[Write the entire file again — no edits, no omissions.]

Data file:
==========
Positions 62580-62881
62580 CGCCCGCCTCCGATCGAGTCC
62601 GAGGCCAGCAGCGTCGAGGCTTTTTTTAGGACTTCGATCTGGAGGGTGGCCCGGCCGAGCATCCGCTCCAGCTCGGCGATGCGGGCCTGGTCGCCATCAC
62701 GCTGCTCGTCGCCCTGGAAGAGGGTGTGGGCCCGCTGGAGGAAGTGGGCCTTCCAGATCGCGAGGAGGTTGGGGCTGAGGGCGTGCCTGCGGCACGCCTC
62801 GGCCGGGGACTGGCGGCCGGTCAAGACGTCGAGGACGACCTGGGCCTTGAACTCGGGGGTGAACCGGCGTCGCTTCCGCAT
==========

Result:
Positions 62580-62881
62580 CGCCCGCCTCCGATCGAGTCC
62601 GAGGCCAGCAGCGTCGAGGCTTTTTTTAGGACTTCGATCTGGAGGGTGGCCCGGCCGAGCATCCGCTCCAGCTCGGCGATGCGGGCCTGGTCGCCATCAC
62701 GCTGCTCGTCGCCCTGGAAGAGGGTGTGGGCCCGCTGGAGGAAGTGGGCCTTCCAGATCGCGAGGAGGTTGGGGCTGAGGGCGTGCCTGCGGCACGCCTC
62801 GGCCGGGGACTGGCGGCCGGTCAAGACGTCGAGGACGACCTGGGCCTTGAACTCGGGGGTGAACCGGCGTCGCTTCCGCAT